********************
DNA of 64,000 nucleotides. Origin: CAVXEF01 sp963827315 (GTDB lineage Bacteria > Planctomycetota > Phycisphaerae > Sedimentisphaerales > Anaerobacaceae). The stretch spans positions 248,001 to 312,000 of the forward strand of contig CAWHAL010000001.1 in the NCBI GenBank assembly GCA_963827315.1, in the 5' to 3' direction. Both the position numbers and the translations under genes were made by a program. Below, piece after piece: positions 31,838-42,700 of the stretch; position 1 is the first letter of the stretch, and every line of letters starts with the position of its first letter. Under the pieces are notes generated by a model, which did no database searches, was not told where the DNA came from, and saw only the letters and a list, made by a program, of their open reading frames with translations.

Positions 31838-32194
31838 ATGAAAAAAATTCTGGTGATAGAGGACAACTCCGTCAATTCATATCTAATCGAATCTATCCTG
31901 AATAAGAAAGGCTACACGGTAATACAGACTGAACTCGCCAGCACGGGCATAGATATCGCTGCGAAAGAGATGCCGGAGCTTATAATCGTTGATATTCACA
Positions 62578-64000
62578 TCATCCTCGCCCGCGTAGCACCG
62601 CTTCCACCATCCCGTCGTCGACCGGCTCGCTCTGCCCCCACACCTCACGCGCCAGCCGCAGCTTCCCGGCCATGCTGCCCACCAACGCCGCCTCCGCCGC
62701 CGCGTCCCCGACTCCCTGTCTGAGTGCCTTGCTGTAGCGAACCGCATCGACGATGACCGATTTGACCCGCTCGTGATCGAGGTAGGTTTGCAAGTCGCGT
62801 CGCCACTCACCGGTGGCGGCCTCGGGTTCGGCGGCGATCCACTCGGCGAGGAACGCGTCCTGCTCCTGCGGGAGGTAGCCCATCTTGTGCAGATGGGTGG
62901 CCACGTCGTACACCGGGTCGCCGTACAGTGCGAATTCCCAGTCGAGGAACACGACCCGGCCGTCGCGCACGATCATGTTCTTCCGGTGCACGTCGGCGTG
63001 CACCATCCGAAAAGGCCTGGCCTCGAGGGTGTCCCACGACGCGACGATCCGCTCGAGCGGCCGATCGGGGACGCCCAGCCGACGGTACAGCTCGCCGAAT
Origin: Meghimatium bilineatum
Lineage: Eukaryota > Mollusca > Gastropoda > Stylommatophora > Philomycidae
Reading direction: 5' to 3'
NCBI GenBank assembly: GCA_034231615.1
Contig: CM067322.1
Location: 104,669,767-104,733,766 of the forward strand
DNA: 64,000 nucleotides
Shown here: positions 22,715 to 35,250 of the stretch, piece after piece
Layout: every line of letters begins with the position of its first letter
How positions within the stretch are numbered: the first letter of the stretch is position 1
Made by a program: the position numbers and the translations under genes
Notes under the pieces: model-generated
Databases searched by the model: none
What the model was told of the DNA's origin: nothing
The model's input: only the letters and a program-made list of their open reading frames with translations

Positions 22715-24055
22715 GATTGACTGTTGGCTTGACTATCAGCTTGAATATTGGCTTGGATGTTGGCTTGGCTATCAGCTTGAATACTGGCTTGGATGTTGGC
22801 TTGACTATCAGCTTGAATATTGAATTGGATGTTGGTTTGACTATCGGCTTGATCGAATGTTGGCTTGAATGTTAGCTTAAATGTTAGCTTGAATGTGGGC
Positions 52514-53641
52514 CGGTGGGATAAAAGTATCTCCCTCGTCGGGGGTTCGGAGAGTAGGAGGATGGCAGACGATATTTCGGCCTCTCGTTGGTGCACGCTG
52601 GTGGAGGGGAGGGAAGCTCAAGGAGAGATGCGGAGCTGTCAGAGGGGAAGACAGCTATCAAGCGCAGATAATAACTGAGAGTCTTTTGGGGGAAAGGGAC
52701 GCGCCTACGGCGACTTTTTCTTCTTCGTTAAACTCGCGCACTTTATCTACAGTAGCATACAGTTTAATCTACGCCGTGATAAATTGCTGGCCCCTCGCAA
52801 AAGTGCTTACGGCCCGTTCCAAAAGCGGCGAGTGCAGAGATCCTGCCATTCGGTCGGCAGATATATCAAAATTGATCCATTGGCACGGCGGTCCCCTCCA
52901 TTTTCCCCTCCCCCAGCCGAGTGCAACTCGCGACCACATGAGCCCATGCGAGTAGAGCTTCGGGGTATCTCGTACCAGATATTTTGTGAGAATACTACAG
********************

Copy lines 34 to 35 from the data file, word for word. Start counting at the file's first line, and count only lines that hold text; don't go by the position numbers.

52801 AAGTGCTTACGGCCCGTTCCAAAAGCGGCGAGTGCAGAGATCCTGCCATTCGGTCGGCAGATATATCAAAATTGATCCATTGGCACGGCGGTCCCCTCCA
52901 TTTTCCCCTCCCCCAGCCGAGTGCAACTCGCGACCACATGAGCCCATGCGAGTAGAGCTTCGGGGTATCTCGTACCAGATATTTTGTGAGAATACTACAG